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(f)  No person shall knowingly carry or introduce or cause to be carried or introduced tobacco or tobacco products into a correctional facility.  An individual who violates this subsection shall be subject to a civil penalty of not more than $1,000.00 for the first offense and $2,500.00 for any subsequent offense.  An action under this subsection shall be brought in the same manner as for a traffic violation pursuant to chapter 24 of Title 23.

Sec. 6.  28 V.S.A. § 802 is amended to read:


(a)  Any authorized employee of any correctional facility shall have the right to inspect all correspondence by or to inmates of the facility.  The employee shall have the right to withhold and prevent the transmission of material intended to be sent through the mails by or to an inmate if the material is contraband as defined by the rules of the facility or constitutes a clear and present danger to the security of the facility.

(b)  Notwithstanding the provisions of subsection (a) of this section, any correspondence from an inmate to any public official of the state or of the United States, shall not be impeded in its transmission, nor shall it be inspected, opened, copied, duplicated, photographed, or examined in any way.

(c)  An inmate shall not correspond through the mail with another inmate committed to the custody and supervision of the department of corrections, whether in the same facility or in a different facility, except as follows:

(1)  To communicate with immediate family members who are inmates also in the custody and supervision of the department of corrections, subject to the prior approval of the superintendent or the superintendent’s designee.

(2)  To communicate with other inmates where the inmate’s classification or treatment team deems the correspondence in the best interests of both parties.

(3)  To communicate with another inmate regarding legal matters, so long as the superintendent or his or her designee knows the second inmate customarily offers legal advice to other inmates.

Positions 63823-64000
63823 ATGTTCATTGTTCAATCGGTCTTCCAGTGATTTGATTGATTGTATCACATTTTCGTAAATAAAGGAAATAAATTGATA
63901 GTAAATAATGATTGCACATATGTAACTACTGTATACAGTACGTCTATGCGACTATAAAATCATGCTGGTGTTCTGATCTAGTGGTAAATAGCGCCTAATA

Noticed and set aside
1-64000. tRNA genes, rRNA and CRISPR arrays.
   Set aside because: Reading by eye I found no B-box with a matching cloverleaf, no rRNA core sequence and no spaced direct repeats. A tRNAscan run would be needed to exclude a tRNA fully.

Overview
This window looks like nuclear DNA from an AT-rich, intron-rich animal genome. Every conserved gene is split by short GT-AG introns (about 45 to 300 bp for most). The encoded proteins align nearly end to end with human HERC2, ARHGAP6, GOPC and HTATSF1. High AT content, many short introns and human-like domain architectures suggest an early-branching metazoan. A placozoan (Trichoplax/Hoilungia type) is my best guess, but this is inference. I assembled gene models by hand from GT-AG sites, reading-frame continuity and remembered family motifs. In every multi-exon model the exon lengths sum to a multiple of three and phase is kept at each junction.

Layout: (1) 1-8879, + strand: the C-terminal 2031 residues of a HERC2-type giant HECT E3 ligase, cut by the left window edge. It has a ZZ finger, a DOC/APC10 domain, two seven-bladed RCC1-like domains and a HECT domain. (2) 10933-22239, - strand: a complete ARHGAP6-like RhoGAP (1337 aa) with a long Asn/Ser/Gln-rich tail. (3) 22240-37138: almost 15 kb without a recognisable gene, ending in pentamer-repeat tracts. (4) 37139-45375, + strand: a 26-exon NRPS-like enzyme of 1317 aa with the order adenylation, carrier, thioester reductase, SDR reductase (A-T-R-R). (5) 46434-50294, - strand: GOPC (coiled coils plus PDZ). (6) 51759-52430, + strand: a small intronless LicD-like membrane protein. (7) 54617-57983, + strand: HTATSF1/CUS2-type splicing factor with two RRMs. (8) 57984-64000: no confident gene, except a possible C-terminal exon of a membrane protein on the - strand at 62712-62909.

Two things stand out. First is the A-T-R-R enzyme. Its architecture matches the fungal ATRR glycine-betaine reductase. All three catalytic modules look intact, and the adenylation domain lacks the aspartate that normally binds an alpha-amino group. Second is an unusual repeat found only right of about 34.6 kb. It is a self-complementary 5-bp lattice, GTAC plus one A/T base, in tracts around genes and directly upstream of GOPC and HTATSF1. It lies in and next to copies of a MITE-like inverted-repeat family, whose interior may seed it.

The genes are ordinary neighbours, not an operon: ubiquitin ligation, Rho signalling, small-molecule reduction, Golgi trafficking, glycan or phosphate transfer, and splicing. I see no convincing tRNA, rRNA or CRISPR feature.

(4)  To correspond with other inmates, so long as the correspondence has been approved by the superintendent or the superintendent’s designee at his or her sole discretion.

(d)  Negative contact list.

(1)  Except as provided in subsection (b) of this section, an inmate shall not correspond with any individual on the department of corrections’ negative contact list.

(2)  An individual may be added to the negative contact list by notifying the department of corrections in writing that he or she does not wish to receive any communications from a particular inmate or group of inmates.

(3)  A parent or authorized legal guardian of a minor may add the minor child to the negative contact list by notifying the department of corrections in writing that he or she does not wish the minor child to receive any communication from a particular inmate or group of inmates.  If the inmate is a parent of the minor, the inmate shall be presumed to have the right to have contact with the minor, unless the facility superintendent, in consultation with the director of victim services, finds the correspondence would not be in the best interests of the child.


(a)  During the 2007 interim, the joint legislative corrections oversight committee shall engage policymakers and social scientists to pursue and obtain current and accurate data of the prevalence of current and recent inmates with serious mental illness.  The production of this data is necessary for the general assembly to plan for the future acute care needs of all persons with serious mental illnesses, including persons committed to corrections’ custody. 

(b)  The committee shall:

(1)  Study the number of mental health hospital beds needed, including those required by:

(A)  Inmates with acute mental health treatment needs.

(B)  Criminal defendants committed for pre-trial forensic evaluation in an inpatient setting.

(C)  Criminal defendants found incompetent to stand trial or insane at the time of the offense.

(2)  Review policies from other states that address issues of mental health in inmate populations.  The committee may consult with the National Council of State Legislatures or the Council of State Governments to meet the requirements of this subdivision.

(3)  Consider whether a separate inpatient psychiatric facility, administered by the agency of human services, for inmates with severe mental illness would address the mental health needs of the inmate population.

(4)  Consider whether “serious mental illness,” as defined in subdivision 906(1) of Title 28, should be amended to include all forms of developmental disabilities, including mental retardation, traumatic brain injury, autism, various forms of dementia, and other mental impairments that significantly and negatively impact daily functioning.

(c)  The committee shall report its findings and recommendations for legislation to the general assembly on or before January 15, 2008.

Published by:

The Vermont General Assembly
115 State Street
Montpelier, Vermont